Water Main Shutdown Application Prevents Costly Mistakes
The main GUI of Main Break is a standard ArcView 8.1 ArcMap interface with a customized toolbar that provides additional functionality such as tracing, valve toggling, and report generation. Most analysis and tracing activity takes place in the main ArcMap window so the application is simple for field crews to use. The customized functionality supplied by Main Break is briefly described in the following section.
SJWC uses the shutdown trace function to determine which valves in the network need to be shut down to isolate one or more water mains or services from the network. This function is performed by placing flags on one or more edge features of the water network that will be removed and executing the trace. After the trace is performed, the valves that need to be shut down are highlighted. Other mains, services, and hydrant pipes that would be affected are also highlighted. Note that the entire main or service is also highlighted because SJWC's network is not split at valves. Consequently, pipe to the outside of a closed valve will still have water flowing through it so the services and other features past the shutdown valve will not be affected by the shutdown.
Disconnected Feature Trace
A disconnected feature trace is the opposite of a shutdown trace. SJWC uses the disconnected feature trace to determine which features of the network are disconnected when specific valves are closed. A disconnected feature trace is performed by toggling one or more valves of the water network open or closed and executing the trace. All features that would be disconnected from the water network are highlighted.
Flag Critical Features
Critical features are specific services or water system features that are important to identify when shutting down water mains. SJWC has three types of critical featurescritical services, critical valves, and critical system features.
Critical services are customers, such as hospitals or schools, that need temporary service installed when the water main that serves them is shut down.
Critical valves control large portions of the water network. Main Break displays each of these services with a different feature color when a trace is performed and designated as critical in the Service List report. These services can be flagged and comments about these services added. Flags can also be removed and comments deleted.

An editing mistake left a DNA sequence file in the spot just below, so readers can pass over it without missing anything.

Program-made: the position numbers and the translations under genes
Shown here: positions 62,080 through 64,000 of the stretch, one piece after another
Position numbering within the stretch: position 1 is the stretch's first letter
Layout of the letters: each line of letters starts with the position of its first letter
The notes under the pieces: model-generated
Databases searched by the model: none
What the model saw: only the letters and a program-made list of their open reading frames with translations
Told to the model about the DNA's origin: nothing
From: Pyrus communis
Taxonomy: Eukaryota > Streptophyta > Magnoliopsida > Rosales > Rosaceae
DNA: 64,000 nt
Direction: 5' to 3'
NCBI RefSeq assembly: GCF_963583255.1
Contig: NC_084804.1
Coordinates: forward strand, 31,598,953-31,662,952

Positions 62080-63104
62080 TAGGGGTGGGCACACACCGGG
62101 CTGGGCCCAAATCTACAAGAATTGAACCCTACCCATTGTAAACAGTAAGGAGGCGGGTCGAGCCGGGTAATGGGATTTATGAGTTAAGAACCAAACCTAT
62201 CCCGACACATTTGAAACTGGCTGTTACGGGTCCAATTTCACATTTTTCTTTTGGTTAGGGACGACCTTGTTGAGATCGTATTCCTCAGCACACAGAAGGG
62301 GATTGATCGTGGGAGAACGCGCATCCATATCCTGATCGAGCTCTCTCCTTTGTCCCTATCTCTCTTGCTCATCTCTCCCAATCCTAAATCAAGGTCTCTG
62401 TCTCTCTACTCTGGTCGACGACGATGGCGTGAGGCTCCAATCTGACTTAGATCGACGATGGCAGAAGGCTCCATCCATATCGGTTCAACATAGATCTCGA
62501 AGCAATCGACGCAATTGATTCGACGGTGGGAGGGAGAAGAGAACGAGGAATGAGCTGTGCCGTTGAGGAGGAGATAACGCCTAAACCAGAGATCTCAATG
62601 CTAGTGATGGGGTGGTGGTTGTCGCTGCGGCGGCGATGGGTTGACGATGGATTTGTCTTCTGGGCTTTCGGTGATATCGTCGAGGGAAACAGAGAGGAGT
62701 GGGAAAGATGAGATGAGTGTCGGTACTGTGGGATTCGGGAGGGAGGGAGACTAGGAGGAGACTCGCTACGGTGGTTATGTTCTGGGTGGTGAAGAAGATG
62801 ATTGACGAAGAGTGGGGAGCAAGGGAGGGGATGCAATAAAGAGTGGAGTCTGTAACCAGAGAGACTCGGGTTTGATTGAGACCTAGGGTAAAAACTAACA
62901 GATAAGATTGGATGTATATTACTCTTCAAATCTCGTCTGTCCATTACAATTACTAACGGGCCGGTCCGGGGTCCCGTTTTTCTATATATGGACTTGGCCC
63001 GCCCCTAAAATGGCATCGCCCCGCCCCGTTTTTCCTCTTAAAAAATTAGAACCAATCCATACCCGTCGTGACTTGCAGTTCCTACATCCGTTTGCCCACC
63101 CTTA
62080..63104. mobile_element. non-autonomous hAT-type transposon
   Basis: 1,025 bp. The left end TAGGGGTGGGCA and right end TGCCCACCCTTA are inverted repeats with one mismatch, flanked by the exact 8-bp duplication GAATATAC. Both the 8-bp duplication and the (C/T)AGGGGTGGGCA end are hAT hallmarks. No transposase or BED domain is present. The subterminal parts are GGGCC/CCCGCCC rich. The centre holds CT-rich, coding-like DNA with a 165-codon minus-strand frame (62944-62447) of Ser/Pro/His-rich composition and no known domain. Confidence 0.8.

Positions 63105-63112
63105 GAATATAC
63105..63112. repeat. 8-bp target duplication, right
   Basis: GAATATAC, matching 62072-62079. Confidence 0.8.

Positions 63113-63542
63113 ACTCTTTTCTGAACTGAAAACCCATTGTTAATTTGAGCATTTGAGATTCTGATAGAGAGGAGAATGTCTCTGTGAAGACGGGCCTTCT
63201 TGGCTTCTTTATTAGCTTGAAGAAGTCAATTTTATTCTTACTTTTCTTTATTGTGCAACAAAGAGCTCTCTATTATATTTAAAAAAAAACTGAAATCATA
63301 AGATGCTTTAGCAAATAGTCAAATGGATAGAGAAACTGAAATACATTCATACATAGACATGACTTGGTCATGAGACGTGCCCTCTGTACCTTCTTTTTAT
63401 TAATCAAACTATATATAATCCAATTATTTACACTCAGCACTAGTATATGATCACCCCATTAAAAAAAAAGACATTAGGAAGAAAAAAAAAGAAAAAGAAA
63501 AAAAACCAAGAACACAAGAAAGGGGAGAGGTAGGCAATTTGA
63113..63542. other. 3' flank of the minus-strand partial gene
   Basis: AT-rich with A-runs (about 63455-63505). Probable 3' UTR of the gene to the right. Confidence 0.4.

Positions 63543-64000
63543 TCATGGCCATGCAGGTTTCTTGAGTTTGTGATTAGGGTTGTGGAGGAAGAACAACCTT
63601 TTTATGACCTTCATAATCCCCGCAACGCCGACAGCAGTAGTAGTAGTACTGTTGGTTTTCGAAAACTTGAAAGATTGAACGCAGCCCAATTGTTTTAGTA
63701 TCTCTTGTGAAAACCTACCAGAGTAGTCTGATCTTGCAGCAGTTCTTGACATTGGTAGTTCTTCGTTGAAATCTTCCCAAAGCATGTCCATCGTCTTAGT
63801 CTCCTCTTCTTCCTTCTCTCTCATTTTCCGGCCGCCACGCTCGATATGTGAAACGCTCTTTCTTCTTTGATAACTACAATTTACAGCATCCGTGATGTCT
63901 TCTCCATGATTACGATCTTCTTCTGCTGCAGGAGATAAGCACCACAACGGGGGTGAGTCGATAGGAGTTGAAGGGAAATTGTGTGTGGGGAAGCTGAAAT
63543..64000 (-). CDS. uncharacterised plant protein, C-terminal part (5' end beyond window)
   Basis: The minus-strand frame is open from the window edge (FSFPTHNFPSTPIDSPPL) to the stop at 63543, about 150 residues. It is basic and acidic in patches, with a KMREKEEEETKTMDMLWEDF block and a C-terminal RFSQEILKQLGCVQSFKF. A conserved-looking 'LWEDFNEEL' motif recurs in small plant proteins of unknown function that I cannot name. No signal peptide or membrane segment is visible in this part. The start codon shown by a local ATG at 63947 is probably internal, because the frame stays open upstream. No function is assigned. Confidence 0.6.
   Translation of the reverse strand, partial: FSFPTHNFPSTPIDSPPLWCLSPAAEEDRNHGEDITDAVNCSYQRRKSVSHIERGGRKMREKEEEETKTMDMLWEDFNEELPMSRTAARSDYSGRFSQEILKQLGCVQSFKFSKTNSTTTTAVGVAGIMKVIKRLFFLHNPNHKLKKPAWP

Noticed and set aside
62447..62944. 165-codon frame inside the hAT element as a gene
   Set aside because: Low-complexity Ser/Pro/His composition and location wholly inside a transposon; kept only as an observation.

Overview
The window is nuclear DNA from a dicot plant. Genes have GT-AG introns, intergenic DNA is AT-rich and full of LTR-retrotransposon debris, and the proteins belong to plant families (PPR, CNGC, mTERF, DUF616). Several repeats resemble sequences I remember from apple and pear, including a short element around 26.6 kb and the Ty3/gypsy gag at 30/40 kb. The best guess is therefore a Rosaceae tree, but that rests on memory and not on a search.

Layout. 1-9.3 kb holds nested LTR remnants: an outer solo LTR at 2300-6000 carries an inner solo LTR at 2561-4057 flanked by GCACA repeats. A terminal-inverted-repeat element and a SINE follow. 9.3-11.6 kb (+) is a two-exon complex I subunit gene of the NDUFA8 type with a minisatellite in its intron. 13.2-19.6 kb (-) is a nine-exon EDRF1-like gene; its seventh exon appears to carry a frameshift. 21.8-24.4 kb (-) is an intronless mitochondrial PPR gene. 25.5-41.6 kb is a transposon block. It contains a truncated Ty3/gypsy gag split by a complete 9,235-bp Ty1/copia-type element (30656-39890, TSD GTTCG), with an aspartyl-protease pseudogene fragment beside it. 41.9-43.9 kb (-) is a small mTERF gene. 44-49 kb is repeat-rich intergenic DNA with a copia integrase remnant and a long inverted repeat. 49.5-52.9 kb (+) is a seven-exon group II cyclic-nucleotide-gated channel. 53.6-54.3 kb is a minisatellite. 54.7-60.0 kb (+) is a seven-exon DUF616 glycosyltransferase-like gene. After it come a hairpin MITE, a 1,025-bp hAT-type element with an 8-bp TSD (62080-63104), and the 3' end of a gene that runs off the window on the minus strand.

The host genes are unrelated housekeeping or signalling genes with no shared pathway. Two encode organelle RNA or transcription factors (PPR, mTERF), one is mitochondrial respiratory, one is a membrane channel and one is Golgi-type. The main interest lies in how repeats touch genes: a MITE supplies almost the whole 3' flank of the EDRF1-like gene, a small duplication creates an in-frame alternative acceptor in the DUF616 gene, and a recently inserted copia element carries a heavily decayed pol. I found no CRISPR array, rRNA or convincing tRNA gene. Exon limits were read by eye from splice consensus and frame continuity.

Critical system features are water system features (e.g., supply lines) that should not be indiscriminately shut down. If a critical feature is shut down during tracing, a warning message will appear telling field crews that a crucial system feature has been shut down and the feature will be displayed with a unique color on the screen.
Users can directly designate critical valves and features by selecting them interactively, or by address or assessor's parcel number (APN). Assigned critical feature information is written to the associated feature in the geodatabase and is available for ArcView selection queries and reports.
Using Main Break, SJWC staff can track a history of leaks within the network. Coordinates on the menu are extracted from the position of the flag and all attributes are extracted from a flagged feature. Leak data is stored in a separate dedicated database.
Prior to implementing Main Break, SJWC asked Weston to test an actual scenario that had occurred at the utility when crews had mistakenly shut down a large internal area of the water network. SJWC wanted to see if the application could predict what would happen. Main Break successfully identified the portion of the network that was mistakenly shut down previously by SJWC crews. This section of the water network was difficult to visually analyze using paper maps because the area extends across multiple map pages.
Using an automated system such as Main Break to portray shutdown scenarios prior to effecting a shutdown can help reduce errors and allow crews to more confidently perform maintenance activities. For more information on GIS and water utilities, please contact
Jennifer Coate, Project Manager
Weston Solutions, Inc.